In fact, American Jews have been particular champions of our legal system in good part because they know that our American law is the major bulwark against bigotry toward minority groups. In taking the actions I did, I failed to understand the critical nature of this stance, and the ammunition my actions provided to anyone who might want to accuse American Jews of having dual loyalties.
During the past six years in prison, I have also reflected on how and why, despite my idealism about the world and Israel's place in it, I was capable of taking the actions I did. The answer has come to me, I think, through the maturity gained since the day of my arrest. My problem stemmed not from dual loyalties, but from my anxiety that the past would repeat itself unless I intervened.
Unfortunately, I failed to appreciate the fact that such concerns did not justify my indifference to the law. In my mind, though, assisting an ally did not involve or require betraying the United States. I never thought that enhancing Israel's security would in any way jeopardize America's strategic interests. But that judgment was not mine to make.”
Ultimately, Pollard’s behavior was not enough - either from a legal or humanitarian perspective - to condemn him to serving a life sentence for a crime typically associated with a two-to-four year prison term.
Israel spies on America. It’s true.
But America also spies on Israel and many other American allies. This is the way of the world, as most people understand it (underscored most recently by disclosures pertaining to the NSA scandal).
Have any public officials called for Pollard’s release?
Former U.S. Attorney General Michael Mukasey - "In more than 18 years on the bench, I imposed [life] sentences on four defendants. [Murderers and terrorists]. Pollard's offense does not nearly approach any of those....Pollard has suffered confinement well beyond the severity of what he did."
Former Secretary of State Henry Kissinger - “I believe justice would be served by commuting the remainder of Pollard's sentence of life imprisonment."
Former CIA Director James Woolsey - “It is time for [Jonathan Pollard] to be released...and there should not be any quid pro quo."
Former Soviet Jewish prisoner Natan Sharansky - “The time has come to vigorously and loudly demand his freedom.”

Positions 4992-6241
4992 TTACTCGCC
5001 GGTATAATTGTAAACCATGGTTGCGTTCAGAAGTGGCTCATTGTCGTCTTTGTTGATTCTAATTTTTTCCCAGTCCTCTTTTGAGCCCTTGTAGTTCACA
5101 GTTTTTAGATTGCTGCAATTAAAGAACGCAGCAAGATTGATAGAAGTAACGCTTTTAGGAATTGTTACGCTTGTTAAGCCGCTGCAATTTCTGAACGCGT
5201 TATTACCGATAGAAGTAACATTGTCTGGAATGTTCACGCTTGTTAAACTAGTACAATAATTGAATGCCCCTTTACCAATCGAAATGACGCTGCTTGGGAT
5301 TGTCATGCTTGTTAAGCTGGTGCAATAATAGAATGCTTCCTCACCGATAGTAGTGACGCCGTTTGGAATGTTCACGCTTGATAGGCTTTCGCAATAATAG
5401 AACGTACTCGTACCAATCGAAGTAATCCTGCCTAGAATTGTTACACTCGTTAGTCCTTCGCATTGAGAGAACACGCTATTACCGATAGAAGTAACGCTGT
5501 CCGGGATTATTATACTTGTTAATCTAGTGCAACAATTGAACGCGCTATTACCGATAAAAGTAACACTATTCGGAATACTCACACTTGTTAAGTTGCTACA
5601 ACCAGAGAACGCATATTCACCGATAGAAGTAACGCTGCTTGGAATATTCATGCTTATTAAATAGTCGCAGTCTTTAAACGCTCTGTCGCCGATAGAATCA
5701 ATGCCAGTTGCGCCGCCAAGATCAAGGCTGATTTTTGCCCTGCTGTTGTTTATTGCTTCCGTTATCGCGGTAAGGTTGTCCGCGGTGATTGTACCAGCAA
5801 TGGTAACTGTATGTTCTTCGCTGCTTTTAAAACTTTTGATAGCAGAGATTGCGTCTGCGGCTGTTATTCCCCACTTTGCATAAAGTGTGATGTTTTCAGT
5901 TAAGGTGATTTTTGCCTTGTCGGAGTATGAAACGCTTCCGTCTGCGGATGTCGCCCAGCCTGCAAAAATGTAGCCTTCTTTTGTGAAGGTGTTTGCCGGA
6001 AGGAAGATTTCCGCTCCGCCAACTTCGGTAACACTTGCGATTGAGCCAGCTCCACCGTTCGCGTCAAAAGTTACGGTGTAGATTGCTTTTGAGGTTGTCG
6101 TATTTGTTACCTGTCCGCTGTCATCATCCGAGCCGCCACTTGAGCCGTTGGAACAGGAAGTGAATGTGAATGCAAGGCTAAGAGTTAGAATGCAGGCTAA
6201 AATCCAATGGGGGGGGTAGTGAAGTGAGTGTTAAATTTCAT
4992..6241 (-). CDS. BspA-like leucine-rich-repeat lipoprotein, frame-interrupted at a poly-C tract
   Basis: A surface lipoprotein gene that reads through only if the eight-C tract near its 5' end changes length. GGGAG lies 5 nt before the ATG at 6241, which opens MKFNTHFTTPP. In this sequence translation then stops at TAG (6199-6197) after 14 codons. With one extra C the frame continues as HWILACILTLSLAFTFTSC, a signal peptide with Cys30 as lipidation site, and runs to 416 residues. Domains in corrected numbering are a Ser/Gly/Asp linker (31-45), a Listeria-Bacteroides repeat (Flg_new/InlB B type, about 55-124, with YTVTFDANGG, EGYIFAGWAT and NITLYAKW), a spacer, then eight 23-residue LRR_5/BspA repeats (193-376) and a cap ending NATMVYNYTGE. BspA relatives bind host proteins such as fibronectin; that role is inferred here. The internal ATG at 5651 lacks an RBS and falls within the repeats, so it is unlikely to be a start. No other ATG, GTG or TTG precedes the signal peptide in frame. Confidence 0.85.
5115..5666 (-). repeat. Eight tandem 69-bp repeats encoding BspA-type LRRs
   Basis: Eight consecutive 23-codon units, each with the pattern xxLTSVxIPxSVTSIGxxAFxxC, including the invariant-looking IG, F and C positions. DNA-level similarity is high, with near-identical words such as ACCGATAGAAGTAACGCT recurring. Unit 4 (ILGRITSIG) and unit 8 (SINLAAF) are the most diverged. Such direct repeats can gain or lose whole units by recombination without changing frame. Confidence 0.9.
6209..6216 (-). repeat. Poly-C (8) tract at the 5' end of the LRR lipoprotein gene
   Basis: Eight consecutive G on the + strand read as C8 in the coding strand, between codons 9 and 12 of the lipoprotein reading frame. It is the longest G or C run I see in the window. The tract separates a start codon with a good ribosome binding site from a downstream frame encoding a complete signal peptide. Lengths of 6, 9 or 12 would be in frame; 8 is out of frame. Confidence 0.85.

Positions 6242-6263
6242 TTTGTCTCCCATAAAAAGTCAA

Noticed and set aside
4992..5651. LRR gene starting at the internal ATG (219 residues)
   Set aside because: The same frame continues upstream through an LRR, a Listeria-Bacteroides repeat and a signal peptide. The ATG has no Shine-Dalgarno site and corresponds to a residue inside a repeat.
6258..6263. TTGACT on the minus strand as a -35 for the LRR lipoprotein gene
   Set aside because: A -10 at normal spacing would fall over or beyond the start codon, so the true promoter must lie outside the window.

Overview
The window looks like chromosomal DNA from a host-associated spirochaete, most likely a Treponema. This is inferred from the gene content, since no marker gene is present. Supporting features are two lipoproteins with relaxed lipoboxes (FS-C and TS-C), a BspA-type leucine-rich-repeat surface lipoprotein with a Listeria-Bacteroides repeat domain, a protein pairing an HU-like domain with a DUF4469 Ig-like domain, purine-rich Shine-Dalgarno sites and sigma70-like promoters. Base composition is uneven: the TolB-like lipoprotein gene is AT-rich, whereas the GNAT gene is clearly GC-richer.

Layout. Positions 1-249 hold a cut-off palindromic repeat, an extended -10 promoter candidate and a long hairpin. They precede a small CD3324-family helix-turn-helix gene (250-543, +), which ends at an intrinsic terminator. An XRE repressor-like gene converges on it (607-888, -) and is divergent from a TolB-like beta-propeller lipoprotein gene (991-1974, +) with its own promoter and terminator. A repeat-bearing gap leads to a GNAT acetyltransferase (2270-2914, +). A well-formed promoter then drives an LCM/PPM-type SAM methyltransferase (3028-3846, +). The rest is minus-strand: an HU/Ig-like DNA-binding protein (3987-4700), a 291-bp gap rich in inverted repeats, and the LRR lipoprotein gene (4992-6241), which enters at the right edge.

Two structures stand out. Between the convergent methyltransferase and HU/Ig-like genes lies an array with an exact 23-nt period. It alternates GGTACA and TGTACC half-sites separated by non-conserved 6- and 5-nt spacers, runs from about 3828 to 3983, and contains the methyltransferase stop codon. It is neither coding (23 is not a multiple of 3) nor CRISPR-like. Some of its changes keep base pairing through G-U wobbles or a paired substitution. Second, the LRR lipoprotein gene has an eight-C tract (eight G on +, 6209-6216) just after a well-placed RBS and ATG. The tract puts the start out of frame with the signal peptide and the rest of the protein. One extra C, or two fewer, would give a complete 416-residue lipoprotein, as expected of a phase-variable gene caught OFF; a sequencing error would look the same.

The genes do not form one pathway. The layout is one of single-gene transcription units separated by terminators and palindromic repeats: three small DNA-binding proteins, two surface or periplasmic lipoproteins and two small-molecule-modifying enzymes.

New York Senator Charles Schumer - “[T]he lifetime sentence imposed on Mr. Pollard is unduly severe and inconsistent with the sentences awarded to other Americans convicted of similar offenses. Indeed, Mr. Pollard's sentence is harsher than the sentences meted out to individuals convicted of spying for enemy countries and is the harshest sentence in United States history for the crime of spying for an allied country."
Gilad Schalit, former IDF soldier who was kidnapped by Hamas – “These days I cannot help but feel the great pain of Jonathan Pollard, jailed some 29 years — five times longer than my period of captivity, and this is the United States, our great friend.”
U.S. Secretary of Defense Caspar Weinberger - “[T]he Pollard matter was comparatively minor. It was made far bigger than its actual importance."
Should Pollard be released by the United States?
While emotions run high on this topic, an objective examination of the record makes it abundantly clear that Pollard has paid for his crimes and should be freed.
Should Pollard be released by the United States as a means of encouraging Israel to release Palestinian terrorists in the peace talks?
Nobody died because of Jonathan Pollard; no one was hurt.
If anything, innocent lives were saved. Releasing Pollard in an exchange for convicted terrorists - the murderers of Jews and other innocents – wrongly equates the two actions: Protecting Israel from WMDs and cold-blooded, indiscriminate terrorism.
Furthermore, releasing Pollard as part of a terror deal would be a de facto admission by America (and Israel) that his time-served is justified.
Finally it would prove what many have long suspected: Pollard’s imprisonment has been political in nature all along.
So no, as much as Pollard deserves to be freed, doing so as part of a “terrorist swap” is wrong. Jonathan Pollard must be a free man – but not at any price.